I wonder when my life really started. Do you?
I love the Vampire Lestat. Honestly, of all the fictional characters that I have ever read, I most want to be him.
Perhaps many of you don't know who that is.
Well, in the film, "Interview with the vampire" it was Tom Cruise. If you know that then you know that Louis was Brad Pitt.
I fell in love with a character that was published in the year I was born not because of a star in a film. I fell in love with Lestat, because I read "his" words.
Lestat, the brat prince, the misunderstood. The devil in Prada. I understood him, I felt a kindred soul with Lestat de Lioncourt, the wolf killer.
Snatched out of a rural existence, thrust into the life of a big city. The same thing happened to Lestat, though in a very different way.
Louis, asks his interviewer, in the book, how he should begin his story. If he should start like David Copperfield, or if he should start when he was, "Born to darkness as we call it". What a great line! Especially when we take it out of the world of fiction and put it into our own lives. Stopping to think about when, "our lives really began". When exactly did you, become you? Can you put your finger on that moment in time? Probably not, is my guess. Most of us were not snatched by a vampire in the middle of the night and turned into a vampire ourselves. We have had to stumble through our lives. We have had to make our own decisions that lead to the next point in our lives. Little by little we inform, through our actions, who we are. Our personal philosophy of life has been created at a gradual pace, often without us realizing that is what we are doing.
Lestat, does not have an interviewer to write his story. He sits down to tell his story on his own. He is bold and fearless always willing to take the chance, consequence be damned. He is beautiful and lucky, normally things turn out well for him in the end. Mistakes get made and not everything is perfect, but he at least understands the mistakes and accepts them. His moral code is his own and it is childishly simple. He then moves on to the next adventure with a smile. He lives in the moment, for the moment. That we understand to be his philosophy of life based on the actions.
These fictional characters, created in the mind of Anne Rice, have helped guide parts of my philosophy. All good novelist are philosophers. If you define philosophy as, "the love of thinking or thinking about thinking", then a novelist creating thinking acting characters and the worlds in which they inhabit must then logically be, philosophers themselves. These two characters that Anne Rice created are very different. Almost the polar opposites of each other. Louis is constantly concerned with the moral questions and consumed by the consequence of his every action. Louis must try to decide if it is ok for him to live given what he must do to sustain life, while Lestat is able to accept necessity moving on to try to be happy. Lestat is all action and passion, consumed by beauty, constantly in search of the next great beautiful adventure on the devils highway.
Looking at this relationship, through the eyes, of the Danish theologian, existentialist philosopher Soren Kierkegaard, (following posts will show why I started with him), we would think that Anne Rice gave us two aspects of a person. One in his early childhood, (Lestat), thinking only of his own desires. The other in adolescences, (Louis), trying to make sense of the world and who he is based on others views. Kierkegaard, continues the life cycle giving us other aspects of this same person. The adult comes after the adolescent and sets aside the previous two in order to produce something of value to others through their work. Finally, the adult, reverting to something of the child form seeks understanding through their own conscience once again before the end. Anne Rice was able to focus mainly on these first two aspects since the characters she created are immortal. The fact that they are immortal causes other issues to arise, and a few of them decide immortality is its own burden. You can read the books for yourself to discover the issues, along with those other characters if you want.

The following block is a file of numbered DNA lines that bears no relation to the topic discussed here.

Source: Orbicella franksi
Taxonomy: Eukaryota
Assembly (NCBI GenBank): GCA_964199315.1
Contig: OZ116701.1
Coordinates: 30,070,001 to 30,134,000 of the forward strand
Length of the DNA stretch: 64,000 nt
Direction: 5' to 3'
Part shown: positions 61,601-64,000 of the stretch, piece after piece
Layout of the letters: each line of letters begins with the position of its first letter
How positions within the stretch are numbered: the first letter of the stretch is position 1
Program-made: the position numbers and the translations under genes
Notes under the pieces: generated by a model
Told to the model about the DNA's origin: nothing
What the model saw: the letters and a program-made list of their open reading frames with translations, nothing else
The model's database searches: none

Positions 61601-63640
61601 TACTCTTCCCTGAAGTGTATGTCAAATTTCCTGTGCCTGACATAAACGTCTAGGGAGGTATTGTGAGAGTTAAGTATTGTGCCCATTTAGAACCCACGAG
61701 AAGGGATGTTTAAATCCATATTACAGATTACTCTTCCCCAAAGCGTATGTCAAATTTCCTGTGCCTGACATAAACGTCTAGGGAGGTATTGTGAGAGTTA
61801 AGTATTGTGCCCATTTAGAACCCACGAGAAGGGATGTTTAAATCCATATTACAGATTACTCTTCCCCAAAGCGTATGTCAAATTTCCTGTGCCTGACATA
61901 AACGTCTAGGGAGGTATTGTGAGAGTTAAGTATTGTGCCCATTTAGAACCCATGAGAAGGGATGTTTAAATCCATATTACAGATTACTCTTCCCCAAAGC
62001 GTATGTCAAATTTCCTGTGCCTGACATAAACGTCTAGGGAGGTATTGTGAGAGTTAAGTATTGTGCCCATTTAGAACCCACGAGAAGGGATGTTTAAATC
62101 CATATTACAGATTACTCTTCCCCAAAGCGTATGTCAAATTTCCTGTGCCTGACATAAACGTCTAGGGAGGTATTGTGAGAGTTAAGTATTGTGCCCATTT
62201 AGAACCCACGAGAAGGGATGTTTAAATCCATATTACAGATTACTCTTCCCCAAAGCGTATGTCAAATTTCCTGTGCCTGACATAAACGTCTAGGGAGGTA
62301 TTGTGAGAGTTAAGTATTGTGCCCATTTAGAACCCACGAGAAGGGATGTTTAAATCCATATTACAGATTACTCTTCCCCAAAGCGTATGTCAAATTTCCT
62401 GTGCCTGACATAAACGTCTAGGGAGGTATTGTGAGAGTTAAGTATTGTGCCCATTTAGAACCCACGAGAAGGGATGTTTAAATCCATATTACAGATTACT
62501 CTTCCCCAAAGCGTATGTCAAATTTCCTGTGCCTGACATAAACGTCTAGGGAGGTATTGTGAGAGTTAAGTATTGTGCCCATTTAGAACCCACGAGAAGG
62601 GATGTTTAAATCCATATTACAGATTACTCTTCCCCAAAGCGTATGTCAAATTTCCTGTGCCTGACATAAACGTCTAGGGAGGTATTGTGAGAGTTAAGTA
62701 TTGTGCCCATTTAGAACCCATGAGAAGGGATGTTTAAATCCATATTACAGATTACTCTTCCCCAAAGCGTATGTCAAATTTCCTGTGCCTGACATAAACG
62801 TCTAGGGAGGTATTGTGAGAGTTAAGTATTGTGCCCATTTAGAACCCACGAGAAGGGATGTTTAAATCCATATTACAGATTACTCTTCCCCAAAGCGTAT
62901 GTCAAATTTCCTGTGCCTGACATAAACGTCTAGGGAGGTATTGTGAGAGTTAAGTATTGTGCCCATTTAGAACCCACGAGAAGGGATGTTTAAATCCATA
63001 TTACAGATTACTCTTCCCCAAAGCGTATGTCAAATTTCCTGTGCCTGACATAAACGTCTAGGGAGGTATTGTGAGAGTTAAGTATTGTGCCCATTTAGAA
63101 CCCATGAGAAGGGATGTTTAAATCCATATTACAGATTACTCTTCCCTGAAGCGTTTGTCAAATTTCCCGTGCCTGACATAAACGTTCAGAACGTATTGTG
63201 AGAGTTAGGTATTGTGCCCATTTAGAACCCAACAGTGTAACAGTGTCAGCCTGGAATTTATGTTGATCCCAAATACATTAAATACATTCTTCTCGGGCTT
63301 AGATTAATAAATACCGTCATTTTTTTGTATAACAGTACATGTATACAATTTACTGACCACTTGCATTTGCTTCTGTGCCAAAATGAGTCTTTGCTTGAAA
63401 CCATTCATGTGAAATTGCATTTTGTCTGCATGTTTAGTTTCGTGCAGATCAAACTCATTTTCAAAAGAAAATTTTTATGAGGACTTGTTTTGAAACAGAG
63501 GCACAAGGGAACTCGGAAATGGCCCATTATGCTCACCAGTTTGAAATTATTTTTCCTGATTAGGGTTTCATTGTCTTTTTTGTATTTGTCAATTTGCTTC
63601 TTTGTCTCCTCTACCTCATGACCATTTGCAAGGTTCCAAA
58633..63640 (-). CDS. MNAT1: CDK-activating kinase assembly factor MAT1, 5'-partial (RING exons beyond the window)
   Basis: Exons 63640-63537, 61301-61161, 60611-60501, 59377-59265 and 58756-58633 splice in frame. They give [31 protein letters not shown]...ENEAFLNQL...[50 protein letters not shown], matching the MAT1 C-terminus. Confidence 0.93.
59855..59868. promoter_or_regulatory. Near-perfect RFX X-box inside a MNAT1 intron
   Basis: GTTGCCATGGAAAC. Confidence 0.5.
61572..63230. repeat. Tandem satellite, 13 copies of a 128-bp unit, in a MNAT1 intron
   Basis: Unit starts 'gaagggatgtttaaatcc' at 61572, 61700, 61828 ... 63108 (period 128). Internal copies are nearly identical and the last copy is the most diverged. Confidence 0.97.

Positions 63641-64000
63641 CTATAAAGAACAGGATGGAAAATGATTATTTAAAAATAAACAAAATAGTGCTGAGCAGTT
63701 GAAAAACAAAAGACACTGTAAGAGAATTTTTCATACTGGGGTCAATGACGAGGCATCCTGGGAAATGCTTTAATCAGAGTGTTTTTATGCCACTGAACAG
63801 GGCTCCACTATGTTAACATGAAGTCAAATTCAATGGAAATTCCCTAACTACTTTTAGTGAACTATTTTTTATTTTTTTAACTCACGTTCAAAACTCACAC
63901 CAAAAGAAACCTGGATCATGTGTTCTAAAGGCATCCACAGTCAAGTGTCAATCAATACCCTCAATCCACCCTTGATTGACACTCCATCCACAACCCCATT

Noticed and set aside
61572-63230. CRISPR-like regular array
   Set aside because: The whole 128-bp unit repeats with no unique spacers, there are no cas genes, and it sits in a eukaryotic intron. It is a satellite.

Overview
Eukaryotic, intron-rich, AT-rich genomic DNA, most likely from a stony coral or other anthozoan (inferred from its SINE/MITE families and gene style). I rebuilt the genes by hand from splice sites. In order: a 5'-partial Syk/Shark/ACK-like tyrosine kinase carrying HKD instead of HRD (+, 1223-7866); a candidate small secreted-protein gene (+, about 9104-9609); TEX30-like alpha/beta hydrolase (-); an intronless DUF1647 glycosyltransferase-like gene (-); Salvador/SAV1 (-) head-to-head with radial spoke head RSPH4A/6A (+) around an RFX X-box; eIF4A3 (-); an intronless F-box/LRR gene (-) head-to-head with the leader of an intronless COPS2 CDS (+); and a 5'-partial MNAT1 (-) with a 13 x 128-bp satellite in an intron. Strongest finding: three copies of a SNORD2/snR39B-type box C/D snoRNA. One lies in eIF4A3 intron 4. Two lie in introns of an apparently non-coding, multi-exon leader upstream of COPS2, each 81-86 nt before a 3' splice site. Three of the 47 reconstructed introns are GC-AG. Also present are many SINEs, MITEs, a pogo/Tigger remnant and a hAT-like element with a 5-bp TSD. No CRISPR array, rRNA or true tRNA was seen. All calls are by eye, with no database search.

I am going to go back to focus on the duality. Duality is a very common human theme. We like to put things into a black/white, right/wrong context. There are sinners and saints, heaven and hell, good and bad. Philosophy challenges this way of viewing the world, it requires each of us to come up with the answer to the question, "What is good". Just as those fictional vampires require you to suspend your judgement of what they are and accept they have many of the same issues that you do, in order to enjoy the books. We are required to suspend judgement about what is good, in order to think about what makes it good to us. Why is one action preferred to another? Is it helping the common good of humanity, or only ourselves? Can only helping ourselves be the right choice? We all have to find out what we think, "good" means. We show the world what we think good means through the choices we make. More often than not, we are faced with decisions that are not so easy to place on one side or the other. We have to find a way for Louis and Lestat to be friends. Searching the middle ground to make the best possible decision among an almost infinite number of choices that lay between the opposite poles.
I love the Vampire Lestat, I would love to be able to live like him, completely free in his fearless way. I empathize with Louis and his search for his own morality. Not being an immortal fictional character, I still often look at decisions through the eyes of these two, then try to make the best choice I can in the middle ground between them.